Today, I’ve got a hypothetical question I want to ask you.
Are you following the right program?
And before you blindly answer “Yes” or “Of Course,” really step back and think about that for a moment.
Far too often, people get caught up in finding the trendy new workout program.
That is, of course, until the next hot, trendy, thing comes out, and then they’re following that!
As I see it, there are two key issues that we need to address if we want to not only achieve long-term success, but really reap maximal rewards from our training programs in general.
1. Find a Training Program That is Suitable For Us NOW.
Imagine the following scenario: Little Johnny (all 140 pounds of him, dripping wet) decides he wants to start powerlifting. Now he’s never really trained hard before (let alone squat below parallel), but he just knows powerlifting is going to be his thing.
He reads everything on the Interwebz, and determines that the Westside method is what he’s going to use (or block periodization, or anything that’s rather advanced).
The question becomes, is this really necessary?
Is this conducive to Little Johnny getting the best results?
I would argue no.
It’s not that those methods or systems are ineffective – but I would argue they are inappropriate at this stage in his development.
Instead, Little Johnny needs to pay his dues and focus on the basics tenets of quality programming:
- Progressive overload, adding a bit of weight to the bar each week.
- Consistently finding time to train 3-4 days per week.
- Focusing on developing proper technique, and lifting in a manner that will get his lifts passed at powerlifting meets.
For all intents and purposes, Johnny doesn’t need an advanced program when he’s a beginner. Now when he’s squatting 500 pounds, or bench pressing 300, it’s definitely time to find something a little bit more exotic or sexy.
But the real key here is to use a program that’s in-line with your current level of development. If you’re a beginner, that’s fine! We were all there at one point in time.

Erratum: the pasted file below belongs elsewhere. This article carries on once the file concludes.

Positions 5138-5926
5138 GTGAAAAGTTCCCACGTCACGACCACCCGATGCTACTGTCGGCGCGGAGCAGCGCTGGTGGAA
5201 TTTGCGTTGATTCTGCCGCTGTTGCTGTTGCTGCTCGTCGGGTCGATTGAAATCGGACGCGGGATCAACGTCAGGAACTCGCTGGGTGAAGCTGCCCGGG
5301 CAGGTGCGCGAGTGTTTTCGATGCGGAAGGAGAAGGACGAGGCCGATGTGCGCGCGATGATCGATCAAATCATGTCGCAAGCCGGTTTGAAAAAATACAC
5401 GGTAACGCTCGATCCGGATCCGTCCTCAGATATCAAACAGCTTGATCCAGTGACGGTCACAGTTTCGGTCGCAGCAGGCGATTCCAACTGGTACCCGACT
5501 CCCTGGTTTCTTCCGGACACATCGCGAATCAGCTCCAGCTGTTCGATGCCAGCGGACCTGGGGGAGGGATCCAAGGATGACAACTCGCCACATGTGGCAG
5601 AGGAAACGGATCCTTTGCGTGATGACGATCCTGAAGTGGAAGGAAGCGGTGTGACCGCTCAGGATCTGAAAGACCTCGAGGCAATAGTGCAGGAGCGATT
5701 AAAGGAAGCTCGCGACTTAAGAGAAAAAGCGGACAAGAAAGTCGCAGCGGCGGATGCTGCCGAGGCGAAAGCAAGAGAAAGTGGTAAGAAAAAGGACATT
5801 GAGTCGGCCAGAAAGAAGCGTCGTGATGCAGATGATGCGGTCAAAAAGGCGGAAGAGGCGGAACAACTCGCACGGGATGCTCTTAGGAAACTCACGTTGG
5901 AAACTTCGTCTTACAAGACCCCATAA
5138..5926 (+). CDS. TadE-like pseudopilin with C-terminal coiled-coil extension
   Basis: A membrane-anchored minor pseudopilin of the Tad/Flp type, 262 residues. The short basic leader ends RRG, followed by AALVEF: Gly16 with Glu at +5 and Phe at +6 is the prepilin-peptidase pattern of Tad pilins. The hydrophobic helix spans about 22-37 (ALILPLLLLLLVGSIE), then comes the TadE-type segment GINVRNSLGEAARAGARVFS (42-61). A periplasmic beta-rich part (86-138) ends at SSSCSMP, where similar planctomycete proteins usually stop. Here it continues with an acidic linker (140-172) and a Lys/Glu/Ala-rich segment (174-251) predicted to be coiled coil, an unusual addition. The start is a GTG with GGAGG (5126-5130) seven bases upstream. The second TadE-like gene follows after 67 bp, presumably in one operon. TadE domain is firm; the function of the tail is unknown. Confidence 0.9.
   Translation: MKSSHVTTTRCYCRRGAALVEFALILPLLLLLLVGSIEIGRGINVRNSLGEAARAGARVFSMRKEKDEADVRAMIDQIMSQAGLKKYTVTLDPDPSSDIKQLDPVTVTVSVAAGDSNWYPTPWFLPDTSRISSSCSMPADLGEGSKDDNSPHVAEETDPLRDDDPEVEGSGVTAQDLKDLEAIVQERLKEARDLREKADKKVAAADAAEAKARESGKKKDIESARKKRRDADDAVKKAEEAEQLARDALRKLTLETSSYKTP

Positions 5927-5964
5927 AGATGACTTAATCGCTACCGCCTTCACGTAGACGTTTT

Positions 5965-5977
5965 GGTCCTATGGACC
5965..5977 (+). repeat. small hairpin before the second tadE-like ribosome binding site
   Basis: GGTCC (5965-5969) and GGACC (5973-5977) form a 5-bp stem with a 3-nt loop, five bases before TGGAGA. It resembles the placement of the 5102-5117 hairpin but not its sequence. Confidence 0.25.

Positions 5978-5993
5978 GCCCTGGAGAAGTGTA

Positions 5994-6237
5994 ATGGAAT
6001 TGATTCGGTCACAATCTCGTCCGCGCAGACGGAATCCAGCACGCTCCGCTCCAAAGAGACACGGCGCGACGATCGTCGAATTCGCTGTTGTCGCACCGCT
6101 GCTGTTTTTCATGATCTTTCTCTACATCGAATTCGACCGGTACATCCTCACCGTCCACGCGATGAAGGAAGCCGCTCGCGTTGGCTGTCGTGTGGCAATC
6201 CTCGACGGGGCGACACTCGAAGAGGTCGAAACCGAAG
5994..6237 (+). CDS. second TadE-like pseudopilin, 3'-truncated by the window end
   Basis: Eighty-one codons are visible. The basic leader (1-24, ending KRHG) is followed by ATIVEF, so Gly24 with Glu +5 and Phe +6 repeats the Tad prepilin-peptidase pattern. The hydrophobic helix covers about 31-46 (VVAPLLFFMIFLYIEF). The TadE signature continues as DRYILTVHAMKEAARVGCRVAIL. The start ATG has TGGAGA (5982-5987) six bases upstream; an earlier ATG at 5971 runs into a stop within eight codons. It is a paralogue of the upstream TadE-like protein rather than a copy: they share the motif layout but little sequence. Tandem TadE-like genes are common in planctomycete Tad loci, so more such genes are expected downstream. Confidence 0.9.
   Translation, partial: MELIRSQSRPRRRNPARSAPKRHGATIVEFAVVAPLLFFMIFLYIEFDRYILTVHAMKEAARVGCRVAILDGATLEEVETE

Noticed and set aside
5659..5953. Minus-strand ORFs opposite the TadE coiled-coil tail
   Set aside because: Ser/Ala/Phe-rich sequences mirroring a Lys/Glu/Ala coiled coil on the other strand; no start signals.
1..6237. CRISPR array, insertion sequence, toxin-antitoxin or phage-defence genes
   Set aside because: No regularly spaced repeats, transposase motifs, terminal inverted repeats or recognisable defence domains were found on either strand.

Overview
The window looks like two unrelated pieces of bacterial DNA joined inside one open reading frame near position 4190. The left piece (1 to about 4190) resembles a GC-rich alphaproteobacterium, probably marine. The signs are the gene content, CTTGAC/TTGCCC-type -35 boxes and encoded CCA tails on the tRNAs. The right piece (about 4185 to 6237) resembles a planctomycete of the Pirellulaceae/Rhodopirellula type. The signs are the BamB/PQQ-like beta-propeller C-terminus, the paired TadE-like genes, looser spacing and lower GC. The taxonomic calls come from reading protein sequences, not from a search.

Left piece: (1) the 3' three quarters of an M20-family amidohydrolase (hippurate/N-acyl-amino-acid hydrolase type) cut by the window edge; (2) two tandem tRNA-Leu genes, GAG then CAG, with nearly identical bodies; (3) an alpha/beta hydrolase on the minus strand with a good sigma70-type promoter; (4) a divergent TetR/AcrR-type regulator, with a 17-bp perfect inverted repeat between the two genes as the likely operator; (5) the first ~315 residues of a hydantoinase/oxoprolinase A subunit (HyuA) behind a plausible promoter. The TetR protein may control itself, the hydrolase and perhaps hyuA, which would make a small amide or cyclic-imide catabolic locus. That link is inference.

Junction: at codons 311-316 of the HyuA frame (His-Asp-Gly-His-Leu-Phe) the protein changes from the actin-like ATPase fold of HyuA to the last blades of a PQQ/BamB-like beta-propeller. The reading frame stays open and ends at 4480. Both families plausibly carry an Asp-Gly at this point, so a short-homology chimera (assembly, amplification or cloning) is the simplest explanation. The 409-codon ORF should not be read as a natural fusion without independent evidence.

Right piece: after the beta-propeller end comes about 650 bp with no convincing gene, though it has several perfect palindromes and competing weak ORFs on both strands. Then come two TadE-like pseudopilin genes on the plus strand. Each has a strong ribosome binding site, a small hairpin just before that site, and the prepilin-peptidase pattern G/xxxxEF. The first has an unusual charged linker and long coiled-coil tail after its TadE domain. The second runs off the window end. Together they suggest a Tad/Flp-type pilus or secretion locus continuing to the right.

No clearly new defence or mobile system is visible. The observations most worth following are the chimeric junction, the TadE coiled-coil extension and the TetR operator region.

But don’t try and convince yourself that you’re an intermediate or advanced level lifter when you’re not. Following the program of Elite guys when you’re a total newb isn’t going to get you anywhere.
2. Stick with Said Training Program For an Extended Period of Time.
The other issue we see with newer lifters is their inherent ADD.
Little Johnny is serious about powerlifting. He’s following a basic routine, and making steady gains in all of his lifts. This is awesome, right?
But wait! It’s the new year – he’s got 1 pound of extra fat on him, and he’s really dying to see his abz again.
So what does he do?
Time to jump programs!
I see it all the time. One month people want to get strong. The next, they want to put on size. The month after that, they want to lean out.
If you can’t pick a training program and stick to it, it’s no wonder you aren’t getting the results that you’d expect.
I firmly believe one of the reasons people get such great results on program’s like Eric Cressey’s Show and Go is because they stay focused on one goal, and follow one program, for an extended period of time.
This isn’t rocket science guys – I know that! But if you worked with enough people, you’d know how serious of a problem this really is.
So at the end of the day, ask yourself these two questions:
1 – Is the program I’m on good for me right now, at this stage of my development?
2 – Am I serious about this goal? Can I dedicate the next 3, 4, 6, or even 12 months to achieving this goal?
If the answers to both are “Yes,” I can’t wait to hear about the results you achieve in the future.
All the best
BTW – If you’d like to contribute, I’d love to hear what your personal goals are (as well as the programs you’re following to achieve them) in the “Comments” section below.